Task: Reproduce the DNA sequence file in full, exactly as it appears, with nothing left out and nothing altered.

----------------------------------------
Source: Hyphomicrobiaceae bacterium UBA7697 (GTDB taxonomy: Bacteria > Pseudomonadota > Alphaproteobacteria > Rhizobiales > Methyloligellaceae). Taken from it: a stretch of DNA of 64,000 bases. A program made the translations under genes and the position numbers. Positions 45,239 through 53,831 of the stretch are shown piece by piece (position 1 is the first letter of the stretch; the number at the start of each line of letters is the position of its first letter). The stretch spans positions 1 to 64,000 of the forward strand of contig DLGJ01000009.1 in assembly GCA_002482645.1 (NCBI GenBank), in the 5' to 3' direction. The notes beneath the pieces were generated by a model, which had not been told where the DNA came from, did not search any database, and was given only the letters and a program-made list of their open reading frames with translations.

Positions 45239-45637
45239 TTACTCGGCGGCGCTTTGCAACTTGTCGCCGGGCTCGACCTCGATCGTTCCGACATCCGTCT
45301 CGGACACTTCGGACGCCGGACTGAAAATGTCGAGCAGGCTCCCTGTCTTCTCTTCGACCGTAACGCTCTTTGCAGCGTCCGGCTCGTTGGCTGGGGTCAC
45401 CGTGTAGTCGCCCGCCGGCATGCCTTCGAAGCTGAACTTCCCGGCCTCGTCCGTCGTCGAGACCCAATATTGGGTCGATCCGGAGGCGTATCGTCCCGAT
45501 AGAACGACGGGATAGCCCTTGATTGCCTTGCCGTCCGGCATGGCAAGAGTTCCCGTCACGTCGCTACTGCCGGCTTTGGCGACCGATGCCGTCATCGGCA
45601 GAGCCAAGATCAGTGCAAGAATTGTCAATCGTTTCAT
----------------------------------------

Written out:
Source: Hyphomicrobiaceae bacterium UBA7697 (GTDB taxonomy: Bacteria > Pseudomonadota > Alphaproteobacteria > Rhizobiales > Methyloligellaceae). Taken from it: a stretch of DNA of 64,000 bases. A program made the translations under genes and the position numbers. Positions 45,239 through 53,831 of the stretch are shown piece by piece (position 1 is the first letter of the stretch; the number at the start of each line of letters is the position of its first letter). The stretch spans positions 1 to 64,000 of the forward strand of contig DLGJ01000009.1 in assembly GCA_002482645.1 (NCBI GenBank), in the 5' to 3' direction. The notes beneath the pieces were generated by a model, which had not been told where the DNA came from, did not search any database, and was given only the letters and a program-made list of their open reading frames with translations.

Positions 45239-45637
45239 TTACTCGGCGGCGCTTTGCAACTTGTCGCCGGGCTCGACCTCGATCGTTCCGACATCCGTCT
45301 CGGACACTTCGGACGCCGGACTGAAAATGTCGAGCAGGCTCCCTGTCTTCTCTTCGACCGTAACGCTCTTTGCAGCGTCCGGCTCGTTGGCTGGGGTCAC
45401 CGTGTAGTCGCCCGCCGGCATGCCTTCGAAGCTGAACTTCCCGGCCTCGTCCGTCGTCGAGACCCAATATTGGGTCGATCCGGAGGCGTATCGTCCCGAT
45501 AGAACGACGGGATAGCCCTTGATTGCCTTGCCGTCCGGCATGGCAAGAGTTCCCGTCACGTCGCTACTGCCGGCTTTGGCGACCGATGCCGTCATCGGCA
45601 GAGCCAAGATCAGTGCAAGAATTGTCAATCGTTTCAT